Recently I have been reading Alex Ferguson’s book on “Leading”. Early on in his book he talks about the importance of observation. He calls it “watching” and “listening” saying he believes most people, let alone people in managerial positions, do not use their eyes and ears effectively. They don’t watch closely or listen intently and don’t do either nearly often enough.
I think he is spot on. Our work world in the 21st century is high paced and contains an incessant workload. Most people in managerial roles have their own “tasks” to do as well as leading and managing their team and it easy to be consumed by such tasks to the detriment of spending time with your teams. People who have recently moved up into managerial roles find this very hard, as they are confident in completing tasks, and less confident in their new managerial responsibilities and so, not surprisingly like doing the former.
But if you are ultimately accountable for your team’s performance you need to find a way to spend time closely observing what is going on. So why not start to make it a habit? Plan “downtime” into your own schedule of tasks and spend that downtime just quietly observing what is going on around you. Tune in with your eyes and ears and keep some mental and written notes on what you see and hear. Some initial things to help guide your observations might be to look out for: –
- Are your own managers or team leads actually spending the right amount of time doing that, or are they constantly immersed in their own tasks?
- What are people saying to each other face to face? Are they showing respect? Listening to each other? Talking over one another?
- Who is influencing whom?
- Who is allowing themselves to be wrongly influenced by others?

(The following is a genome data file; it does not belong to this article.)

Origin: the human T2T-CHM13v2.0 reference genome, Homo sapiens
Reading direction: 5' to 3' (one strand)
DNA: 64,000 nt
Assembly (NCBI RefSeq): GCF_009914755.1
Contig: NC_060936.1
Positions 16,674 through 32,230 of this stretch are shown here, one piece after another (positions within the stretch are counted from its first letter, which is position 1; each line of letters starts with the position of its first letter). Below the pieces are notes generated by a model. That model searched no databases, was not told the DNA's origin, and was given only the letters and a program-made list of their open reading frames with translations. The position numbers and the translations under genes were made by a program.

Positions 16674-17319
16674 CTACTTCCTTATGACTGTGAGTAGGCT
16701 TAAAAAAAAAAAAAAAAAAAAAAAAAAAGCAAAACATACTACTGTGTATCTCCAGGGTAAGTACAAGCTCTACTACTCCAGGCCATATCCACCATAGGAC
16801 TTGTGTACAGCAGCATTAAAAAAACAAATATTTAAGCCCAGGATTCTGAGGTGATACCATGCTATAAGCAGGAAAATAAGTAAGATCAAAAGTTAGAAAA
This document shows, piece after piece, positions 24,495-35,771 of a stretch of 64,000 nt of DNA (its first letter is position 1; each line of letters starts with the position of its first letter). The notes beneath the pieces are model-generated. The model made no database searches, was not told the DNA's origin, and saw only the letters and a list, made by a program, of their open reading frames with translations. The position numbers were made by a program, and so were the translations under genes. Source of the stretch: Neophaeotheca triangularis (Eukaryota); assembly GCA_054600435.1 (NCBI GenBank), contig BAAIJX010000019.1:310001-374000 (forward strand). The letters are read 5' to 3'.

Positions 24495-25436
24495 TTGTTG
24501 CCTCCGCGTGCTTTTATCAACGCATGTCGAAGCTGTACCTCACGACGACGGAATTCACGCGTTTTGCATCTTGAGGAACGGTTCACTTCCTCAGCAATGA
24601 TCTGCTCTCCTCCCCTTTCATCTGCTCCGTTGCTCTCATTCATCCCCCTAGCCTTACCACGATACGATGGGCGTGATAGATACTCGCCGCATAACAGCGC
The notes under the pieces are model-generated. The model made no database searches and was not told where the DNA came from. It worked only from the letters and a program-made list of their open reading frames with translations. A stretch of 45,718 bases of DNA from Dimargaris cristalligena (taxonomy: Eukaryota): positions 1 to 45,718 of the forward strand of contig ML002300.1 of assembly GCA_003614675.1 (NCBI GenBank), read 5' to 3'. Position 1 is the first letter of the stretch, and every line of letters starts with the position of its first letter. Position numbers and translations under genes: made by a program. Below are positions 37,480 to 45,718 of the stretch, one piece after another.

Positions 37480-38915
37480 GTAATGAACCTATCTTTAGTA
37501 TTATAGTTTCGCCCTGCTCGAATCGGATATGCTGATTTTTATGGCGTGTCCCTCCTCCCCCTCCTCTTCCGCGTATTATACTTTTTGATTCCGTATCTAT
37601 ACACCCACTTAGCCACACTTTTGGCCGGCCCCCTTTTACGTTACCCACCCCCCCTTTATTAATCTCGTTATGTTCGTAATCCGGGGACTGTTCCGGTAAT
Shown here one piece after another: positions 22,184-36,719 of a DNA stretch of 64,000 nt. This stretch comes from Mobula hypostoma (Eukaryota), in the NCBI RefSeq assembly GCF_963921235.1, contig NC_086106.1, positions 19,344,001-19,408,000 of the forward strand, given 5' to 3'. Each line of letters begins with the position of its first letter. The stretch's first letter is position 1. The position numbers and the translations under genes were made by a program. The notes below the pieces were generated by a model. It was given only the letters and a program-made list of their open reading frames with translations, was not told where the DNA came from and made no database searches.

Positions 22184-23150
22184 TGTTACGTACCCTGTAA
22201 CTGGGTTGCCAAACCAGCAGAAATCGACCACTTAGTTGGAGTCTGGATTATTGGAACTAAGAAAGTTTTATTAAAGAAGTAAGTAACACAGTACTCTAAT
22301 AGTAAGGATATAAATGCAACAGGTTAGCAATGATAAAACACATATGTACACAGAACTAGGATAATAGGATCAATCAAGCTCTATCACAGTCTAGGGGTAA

- Are people spending their time wisely – working on the right things?
- Are they doing those things efficiently?
- What is the general mood like?
- Who is showing an appetite for leading?
- How well are people working together – have I got a team or disconnected individuals?
- Are people showing skills and talent for the roles I have them in or are they disengaged doing the role because they have to?
How is their manner when talking with clients?
If you start tuning in using the observational senses of listening and watching it should enable you to be more effective in giving feedback as it will be first hand, and very specific. NB this isn’t about “spooking” people and it’s not about compiling dossiers of evidence to beat people up with. It’s about finding the time and a way of being closer to what’s going on, and placing yourself in a position to be more effective in leading and coaching your team members.
Next week I will share some thoughts and tips around assessing performance and whether this should be linked to reward. If you have any comments, questions or observations in relation to this topic please do share via the website, LinkedIn or by email to email@example.com.